Hawaii Marijuana Laws

If you haven’t noticed, the laws on cannabis change in each state every year. We understand that it can be hard to keep up with the times. We wanted to make things easy for you, and put all of the updates to the Hawaii Marijuana Laws in one place. Check out the newest information below!

Status: Mixed

Decriminalized: Reduced

Medical: Yes

Decriminalization Bill to Become Law Under Gov. Ige

Recently, the governor of Hawaii announced that he would let the decriminalization bill passed by the legislature to become law.

Beginning in January of 2020, the bill will reduce sentences for possession of 3 or less grams of marijuana, which would be a fine of $130. As of right now, if you are caught with the smallest amount of marijuana, you could face 30 days in jail, and fines near $1000.

This bill is definitely an improvement, even if 3 grams is the smallest amount of cannabis possession any state has decriminalized, it’s still a step forward.

No Advancement on Legalization of Adult-Use Marijuana in 2019

After the first hearing on cannabis legislation in almost 5 years, the Senate Judiciary Committee held a unanimous vote to approve the bill on legalization of marijuana for adults 21 and older. Unfortunately, the deadline passed before the bill could get a second panel, which ended the bill.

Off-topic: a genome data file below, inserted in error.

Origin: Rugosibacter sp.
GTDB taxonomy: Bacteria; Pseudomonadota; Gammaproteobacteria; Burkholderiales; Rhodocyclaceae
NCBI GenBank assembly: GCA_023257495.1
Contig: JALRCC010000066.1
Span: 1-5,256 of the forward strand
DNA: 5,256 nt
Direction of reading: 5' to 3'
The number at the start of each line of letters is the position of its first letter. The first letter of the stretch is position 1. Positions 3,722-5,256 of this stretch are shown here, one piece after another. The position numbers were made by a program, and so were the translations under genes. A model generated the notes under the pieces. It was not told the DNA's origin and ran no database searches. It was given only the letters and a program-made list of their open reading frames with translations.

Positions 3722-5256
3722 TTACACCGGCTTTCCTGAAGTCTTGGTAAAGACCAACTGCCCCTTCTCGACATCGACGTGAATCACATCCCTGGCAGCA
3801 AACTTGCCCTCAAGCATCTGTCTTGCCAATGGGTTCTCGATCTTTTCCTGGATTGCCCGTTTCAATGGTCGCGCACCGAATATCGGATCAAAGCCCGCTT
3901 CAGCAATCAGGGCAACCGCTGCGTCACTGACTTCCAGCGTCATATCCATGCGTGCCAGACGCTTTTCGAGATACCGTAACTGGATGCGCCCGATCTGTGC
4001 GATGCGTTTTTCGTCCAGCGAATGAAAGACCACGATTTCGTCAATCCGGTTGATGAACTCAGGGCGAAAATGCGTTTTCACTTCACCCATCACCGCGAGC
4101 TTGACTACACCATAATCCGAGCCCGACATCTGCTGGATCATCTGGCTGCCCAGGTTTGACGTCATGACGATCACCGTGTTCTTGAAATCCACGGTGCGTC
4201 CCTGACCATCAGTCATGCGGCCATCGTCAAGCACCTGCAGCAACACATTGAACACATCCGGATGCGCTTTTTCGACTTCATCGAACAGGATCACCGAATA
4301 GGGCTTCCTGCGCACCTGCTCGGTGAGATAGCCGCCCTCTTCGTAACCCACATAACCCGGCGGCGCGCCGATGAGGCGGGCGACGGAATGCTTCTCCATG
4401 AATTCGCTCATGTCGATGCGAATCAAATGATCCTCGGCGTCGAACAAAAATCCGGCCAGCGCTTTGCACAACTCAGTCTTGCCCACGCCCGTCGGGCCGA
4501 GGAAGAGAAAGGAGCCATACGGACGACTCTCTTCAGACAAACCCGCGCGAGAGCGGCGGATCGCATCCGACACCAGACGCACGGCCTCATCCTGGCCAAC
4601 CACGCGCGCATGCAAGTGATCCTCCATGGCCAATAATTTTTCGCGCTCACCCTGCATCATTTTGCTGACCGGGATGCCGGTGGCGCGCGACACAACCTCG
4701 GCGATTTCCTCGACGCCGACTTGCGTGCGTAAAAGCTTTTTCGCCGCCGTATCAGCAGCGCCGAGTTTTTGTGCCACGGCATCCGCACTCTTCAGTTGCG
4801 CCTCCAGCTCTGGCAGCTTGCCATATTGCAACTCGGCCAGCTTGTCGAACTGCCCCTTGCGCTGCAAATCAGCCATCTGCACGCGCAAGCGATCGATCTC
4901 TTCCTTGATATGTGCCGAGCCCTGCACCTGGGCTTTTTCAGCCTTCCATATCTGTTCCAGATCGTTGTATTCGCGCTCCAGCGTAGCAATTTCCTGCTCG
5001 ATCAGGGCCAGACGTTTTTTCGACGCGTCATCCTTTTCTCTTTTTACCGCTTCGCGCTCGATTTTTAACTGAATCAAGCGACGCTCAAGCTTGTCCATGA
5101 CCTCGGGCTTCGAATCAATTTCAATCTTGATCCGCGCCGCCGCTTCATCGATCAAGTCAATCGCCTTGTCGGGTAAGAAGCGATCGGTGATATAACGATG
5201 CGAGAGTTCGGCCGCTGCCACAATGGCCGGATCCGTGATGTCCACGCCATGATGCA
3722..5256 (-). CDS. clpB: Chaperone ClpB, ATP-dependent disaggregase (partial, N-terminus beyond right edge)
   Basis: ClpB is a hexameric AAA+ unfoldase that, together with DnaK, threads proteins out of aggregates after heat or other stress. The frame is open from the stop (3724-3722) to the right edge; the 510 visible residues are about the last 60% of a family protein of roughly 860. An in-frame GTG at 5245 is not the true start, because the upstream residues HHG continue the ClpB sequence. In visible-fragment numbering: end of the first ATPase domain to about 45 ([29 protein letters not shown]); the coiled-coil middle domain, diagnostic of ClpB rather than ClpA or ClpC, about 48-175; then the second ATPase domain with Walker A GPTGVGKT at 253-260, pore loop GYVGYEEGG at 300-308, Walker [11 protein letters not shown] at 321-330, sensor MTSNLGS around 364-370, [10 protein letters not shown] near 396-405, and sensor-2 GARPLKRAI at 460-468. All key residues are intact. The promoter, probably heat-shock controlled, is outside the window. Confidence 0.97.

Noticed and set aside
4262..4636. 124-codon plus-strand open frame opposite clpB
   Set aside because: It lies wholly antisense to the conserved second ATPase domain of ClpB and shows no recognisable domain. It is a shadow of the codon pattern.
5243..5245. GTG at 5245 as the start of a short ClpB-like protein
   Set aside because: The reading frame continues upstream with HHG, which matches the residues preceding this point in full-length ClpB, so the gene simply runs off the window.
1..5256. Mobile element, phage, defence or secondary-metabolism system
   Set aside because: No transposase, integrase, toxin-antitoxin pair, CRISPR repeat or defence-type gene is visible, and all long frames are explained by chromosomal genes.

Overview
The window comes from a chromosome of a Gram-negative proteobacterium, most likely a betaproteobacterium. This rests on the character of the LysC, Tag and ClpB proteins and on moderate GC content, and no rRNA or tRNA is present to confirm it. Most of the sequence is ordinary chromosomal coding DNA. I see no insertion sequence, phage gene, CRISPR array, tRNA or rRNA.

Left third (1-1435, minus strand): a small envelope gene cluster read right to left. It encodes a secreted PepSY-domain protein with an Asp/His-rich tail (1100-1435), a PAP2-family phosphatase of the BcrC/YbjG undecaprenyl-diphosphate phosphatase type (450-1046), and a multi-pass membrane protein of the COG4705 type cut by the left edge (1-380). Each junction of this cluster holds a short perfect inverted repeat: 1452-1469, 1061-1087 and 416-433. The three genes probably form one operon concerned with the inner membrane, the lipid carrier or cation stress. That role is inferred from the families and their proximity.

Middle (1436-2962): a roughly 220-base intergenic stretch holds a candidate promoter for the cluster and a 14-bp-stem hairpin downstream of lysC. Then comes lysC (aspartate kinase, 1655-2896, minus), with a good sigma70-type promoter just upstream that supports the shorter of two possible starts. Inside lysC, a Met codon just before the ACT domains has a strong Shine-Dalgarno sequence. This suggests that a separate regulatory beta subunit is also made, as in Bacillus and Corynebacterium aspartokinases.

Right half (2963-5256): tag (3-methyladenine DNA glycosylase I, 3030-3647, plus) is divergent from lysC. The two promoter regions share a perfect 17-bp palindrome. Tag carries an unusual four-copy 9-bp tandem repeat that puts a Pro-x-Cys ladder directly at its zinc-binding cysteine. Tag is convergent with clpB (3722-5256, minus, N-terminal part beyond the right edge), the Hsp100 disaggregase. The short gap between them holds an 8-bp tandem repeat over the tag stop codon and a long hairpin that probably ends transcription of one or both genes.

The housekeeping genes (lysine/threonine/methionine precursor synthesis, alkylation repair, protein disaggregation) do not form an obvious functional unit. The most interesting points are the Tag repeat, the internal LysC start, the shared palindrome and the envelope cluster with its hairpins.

Update on the Medical Marijuana Program

Legislation was introduced a bill to expand the medical cannabis law, to allow disorders associated with opiates to join the qualifying list. in 2018, SB-2707 was approved by the Hawaii Legislature, but was unfortunately vetoed by the governor.

June 2018 – HB-2729 was signed into law by governor Ige, which would allow medical marijuana users in other state to use medical cannabis in Hawaii on vacation. The bill also improved the length of time medical cards would last to 3 years for certain conditions.

August 2017- The medical dispensaries in Hawaii began serving their first patients, just 2 years after the law had passed. It was also 17 years after the state became the first to enact legislation on medical cannabis law, instead of a ballot initiative.

That same year, HB-1488 strengthened the medical cannabis program by adding epilepsy, lupus, MS, and rheumatoid arthritis to the list of conditions to qualify. This bill also allowed caregivers and patients to access testing facilities. The amount of cultivated plants increased by 3 making the total 10.

We do our best to keep this updated, so stay tuned for more information on the Hawaii Marijuana Laws.

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